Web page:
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Non-Review Review: Queen & Slim

Queen & Slim is a stylish modern indie that occasionally bites off more than it can chew, but is elevated by a surprising amount of warmth and humour.

It is no surprise that Queen & Slim looks beautiful. It marks the theatrical debut of director Melina Matsoukas, perhaps best known for her work on some of the most striking and memorable music videos of the past decade – including Rihanna’s We Found Love and Beyoncé’s Formation. Matsoukas has a wonderful eye, and she brings that to bear on this story of two unlikely fugitives who watch as their frankly uninspiring first date takes a sharp turn into an outlaw romance that finds them racing desperately for Cuba.

Getting the show on the road.

Queen & Slim is recognisably a modern American indie, drawing from the kind of cinema that Barry Jenkins helped to mainstream with Moonlight and If Beale Street Could Talk. It focuses on two young African Americans, and examines the world from their perspective. It is also dazzling to look at, cinematographer Tat Radcliffe saturating the frame with warm golds and neon purples. It exists in a liminal space, somewhere between a grounded naturalism and heightened dream logic – and all the more effective for that juxtaposition.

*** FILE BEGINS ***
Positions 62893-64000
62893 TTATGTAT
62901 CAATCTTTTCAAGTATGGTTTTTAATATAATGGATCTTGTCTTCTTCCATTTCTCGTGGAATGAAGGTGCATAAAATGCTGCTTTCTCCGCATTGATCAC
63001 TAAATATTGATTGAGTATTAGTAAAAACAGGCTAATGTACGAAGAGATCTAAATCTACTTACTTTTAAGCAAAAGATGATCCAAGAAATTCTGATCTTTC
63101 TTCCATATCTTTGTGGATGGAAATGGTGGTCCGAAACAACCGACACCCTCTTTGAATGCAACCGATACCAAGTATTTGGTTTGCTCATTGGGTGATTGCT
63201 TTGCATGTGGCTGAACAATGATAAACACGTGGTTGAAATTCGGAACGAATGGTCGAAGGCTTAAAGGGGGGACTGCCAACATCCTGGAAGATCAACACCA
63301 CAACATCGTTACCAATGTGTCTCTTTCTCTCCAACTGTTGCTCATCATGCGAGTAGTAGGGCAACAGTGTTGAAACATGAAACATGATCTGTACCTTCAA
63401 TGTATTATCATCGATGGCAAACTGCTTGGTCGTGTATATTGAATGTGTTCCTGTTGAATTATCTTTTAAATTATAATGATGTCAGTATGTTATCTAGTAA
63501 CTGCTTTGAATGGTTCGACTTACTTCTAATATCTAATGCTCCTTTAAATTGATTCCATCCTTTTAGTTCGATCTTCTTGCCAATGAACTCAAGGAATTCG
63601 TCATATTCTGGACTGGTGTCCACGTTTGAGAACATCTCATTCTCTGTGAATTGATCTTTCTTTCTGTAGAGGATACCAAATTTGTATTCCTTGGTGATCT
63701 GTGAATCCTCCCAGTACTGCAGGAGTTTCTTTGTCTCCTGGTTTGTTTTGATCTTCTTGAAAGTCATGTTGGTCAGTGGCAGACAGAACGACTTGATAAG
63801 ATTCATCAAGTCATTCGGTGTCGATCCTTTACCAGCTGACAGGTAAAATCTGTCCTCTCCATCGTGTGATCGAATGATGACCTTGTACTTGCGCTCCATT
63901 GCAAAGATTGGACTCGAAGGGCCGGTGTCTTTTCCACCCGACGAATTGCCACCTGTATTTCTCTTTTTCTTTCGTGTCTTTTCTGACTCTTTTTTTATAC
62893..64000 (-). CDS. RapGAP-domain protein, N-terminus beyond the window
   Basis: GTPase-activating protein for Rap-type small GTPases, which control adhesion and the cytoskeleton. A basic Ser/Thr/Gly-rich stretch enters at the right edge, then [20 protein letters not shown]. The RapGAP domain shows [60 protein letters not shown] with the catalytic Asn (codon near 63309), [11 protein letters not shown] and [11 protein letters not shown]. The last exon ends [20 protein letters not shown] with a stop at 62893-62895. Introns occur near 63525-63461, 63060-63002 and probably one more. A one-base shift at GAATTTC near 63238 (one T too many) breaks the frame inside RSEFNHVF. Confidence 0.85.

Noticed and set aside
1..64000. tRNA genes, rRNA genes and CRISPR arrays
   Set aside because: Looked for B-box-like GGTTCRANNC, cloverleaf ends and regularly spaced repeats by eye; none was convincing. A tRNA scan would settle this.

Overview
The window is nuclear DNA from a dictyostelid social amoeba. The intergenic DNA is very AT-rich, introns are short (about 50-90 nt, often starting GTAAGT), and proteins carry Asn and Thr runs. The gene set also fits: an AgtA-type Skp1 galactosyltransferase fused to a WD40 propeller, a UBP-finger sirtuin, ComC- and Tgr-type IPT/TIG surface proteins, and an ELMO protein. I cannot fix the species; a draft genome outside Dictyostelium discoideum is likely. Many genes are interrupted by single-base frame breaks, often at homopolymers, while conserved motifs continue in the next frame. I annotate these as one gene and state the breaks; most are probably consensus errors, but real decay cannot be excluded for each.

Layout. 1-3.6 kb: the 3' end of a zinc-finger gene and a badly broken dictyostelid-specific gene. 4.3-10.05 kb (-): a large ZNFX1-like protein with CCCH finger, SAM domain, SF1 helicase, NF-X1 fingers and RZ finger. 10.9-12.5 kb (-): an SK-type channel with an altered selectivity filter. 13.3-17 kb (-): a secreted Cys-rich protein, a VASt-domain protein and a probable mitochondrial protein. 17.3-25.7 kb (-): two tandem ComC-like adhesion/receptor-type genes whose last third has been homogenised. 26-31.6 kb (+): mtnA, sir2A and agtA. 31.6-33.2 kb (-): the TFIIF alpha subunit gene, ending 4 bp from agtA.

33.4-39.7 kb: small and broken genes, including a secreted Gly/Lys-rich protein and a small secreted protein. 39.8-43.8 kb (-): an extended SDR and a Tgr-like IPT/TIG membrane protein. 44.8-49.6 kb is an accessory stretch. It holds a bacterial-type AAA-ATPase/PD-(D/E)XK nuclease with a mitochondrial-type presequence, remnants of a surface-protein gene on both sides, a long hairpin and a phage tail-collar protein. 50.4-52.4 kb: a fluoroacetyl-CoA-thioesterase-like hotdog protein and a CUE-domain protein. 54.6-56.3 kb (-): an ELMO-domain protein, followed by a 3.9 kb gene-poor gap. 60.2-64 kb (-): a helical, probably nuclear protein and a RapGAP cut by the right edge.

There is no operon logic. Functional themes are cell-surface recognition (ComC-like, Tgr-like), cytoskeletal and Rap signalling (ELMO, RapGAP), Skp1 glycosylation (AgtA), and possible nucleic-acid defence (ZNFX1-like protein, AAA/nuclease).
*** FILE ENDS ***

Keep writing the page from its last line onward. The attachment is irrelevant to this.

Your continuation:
Queen & Slim occasionally veers a little bit too heavily into the stylistic clichés of this sort of cinema, leaning a little too heavily on shots studying the contemplative faces of its leads or taking in the breathtaking vistas of the American wilderness at an always perfectly calibrated distance from the eponymous couple’s vehicle of choice. It is to Matsoukas’ credit that Queen & Slim largely avoids indulgence, demonstrating an endearing humanism and humour beneath this carefully crisp and calibrated exterior.

Out(run the)law…

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